Mike McAninch is a Practice Integration Advisor with Buckingham Strategic Wealth, where he specializes in helping dentists connect their money and their values to realize their most important financial goals.
Most of us are aware of the 401(k) plan and have some idea of how it works. In short, employees have the option each year of deferring a portion of their salary on a tax-deferred basis into a retirement account. Sometimes, the employer also will contribute funds into an employee’s retirement account based on a formula for matching such deferrals. The 401(k) plan is a Defined Contribution plan because only the contributions are regulated – not the future retirement benefits.
Long before the 401(k) plan, the classic employer-offered retirement plan was the Defined Benefit (DB) plan. As the name implies, an employer and sometimes the employee, the plan’s participant, fund over time a promised, defined retirement benefit. The best-known DB plan today is the Social Security retirement plan.
DB plans use a formula to calculate a future benefit for each participant, usually based on the participant’s pay and age, and translate that into an annual contribution. In most cases, younger participants require a lower annual contribution because there is a longer period until their retirement.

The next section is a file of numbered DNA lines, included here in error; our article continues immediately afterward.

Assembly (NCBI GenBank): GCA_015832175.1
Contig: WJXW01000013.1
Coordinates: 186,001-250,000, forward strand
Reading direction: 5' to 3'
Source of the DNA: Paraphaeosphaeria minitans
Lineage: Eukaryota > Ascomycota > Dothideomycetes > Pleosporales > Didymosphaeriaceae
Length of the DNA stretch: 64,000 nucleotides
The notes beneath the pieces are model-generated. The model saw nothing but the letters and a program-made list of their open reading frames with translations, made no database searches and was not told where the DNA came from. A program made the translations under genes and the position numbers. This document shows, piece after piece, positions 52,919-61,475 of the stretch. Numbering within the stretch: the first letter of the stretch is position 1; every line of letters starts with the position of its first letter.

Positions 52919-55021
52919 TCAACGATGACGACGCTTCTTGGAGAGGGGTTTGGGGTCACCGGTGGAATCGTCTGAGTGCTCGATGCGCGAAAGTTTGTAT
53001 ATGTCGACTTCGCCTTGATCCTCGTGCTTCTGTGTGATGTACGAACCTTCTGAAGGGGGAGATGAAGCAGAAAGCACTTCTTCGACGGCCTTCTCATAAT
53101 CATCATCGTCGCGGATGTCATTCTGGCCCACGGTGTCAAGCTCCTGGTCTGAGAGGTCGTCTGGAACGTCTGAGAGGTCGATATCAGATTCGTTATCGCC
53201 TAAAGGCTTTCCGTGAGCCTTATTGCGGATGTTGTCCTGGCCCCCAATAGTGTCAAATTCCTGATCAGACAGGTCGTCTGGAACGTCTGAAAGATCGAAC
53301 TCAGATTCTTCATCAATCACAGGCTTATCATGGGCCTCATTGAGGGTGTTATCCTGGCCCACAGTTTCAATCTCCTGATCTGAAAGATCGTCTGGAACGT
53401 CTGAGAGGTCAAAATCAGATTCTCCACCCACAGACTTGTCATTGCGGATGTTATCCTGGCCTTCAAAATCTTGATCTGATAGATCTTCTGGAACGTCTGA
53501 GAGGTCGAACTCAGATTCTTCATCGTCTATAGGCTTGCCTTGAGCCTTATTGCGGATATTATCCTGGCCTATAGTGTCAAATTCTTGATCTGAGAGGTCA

In general, DB plans are most advantageous for dental practices in which the dentist works with a small staff of younger employees. Using the DB funding formula, the dentist generally receives the largest share of the calculated annual contribution. This level of favorable funding is a key advantage of the DB plan.
Cash balance DB plans, which maintain a hypothetical individual account for each employee, often work best for dentists who consistently generate sufficient cash flows to fund the annual required contributions. Unlike 401(k) plans, there is typically not much flexibility for an employer funding a DB plan, especially in its first few years. Consequently, without a consistent level of annual cash flows from your practice, a DB plan generally isn’t recommended.
In some cases, dentists have sufficient cash flow to fund both a 401(k) plan and a cash balance DB plan. This is a significant opportunity for the practice owner to maximize tax-deferred retirement savings.
A word of caution when contemplating a cash balance DB plan – it is best to work with an experienced and competent pension actuary. Some companies offering these plans lack the expertise to maximize the practice owner’s share of contributions while still complying with current pension rules.
Still have questions? Please reach out to any of Buckingham’s Practice Integration Advisors. We are here to help you reach the lifetime destinations you envision!
In our next article, my colleague, Katie Collins, will discuss strategies to turn proceeds from the sale of your practice into tax-deferred contributions to your cash balance DB plan.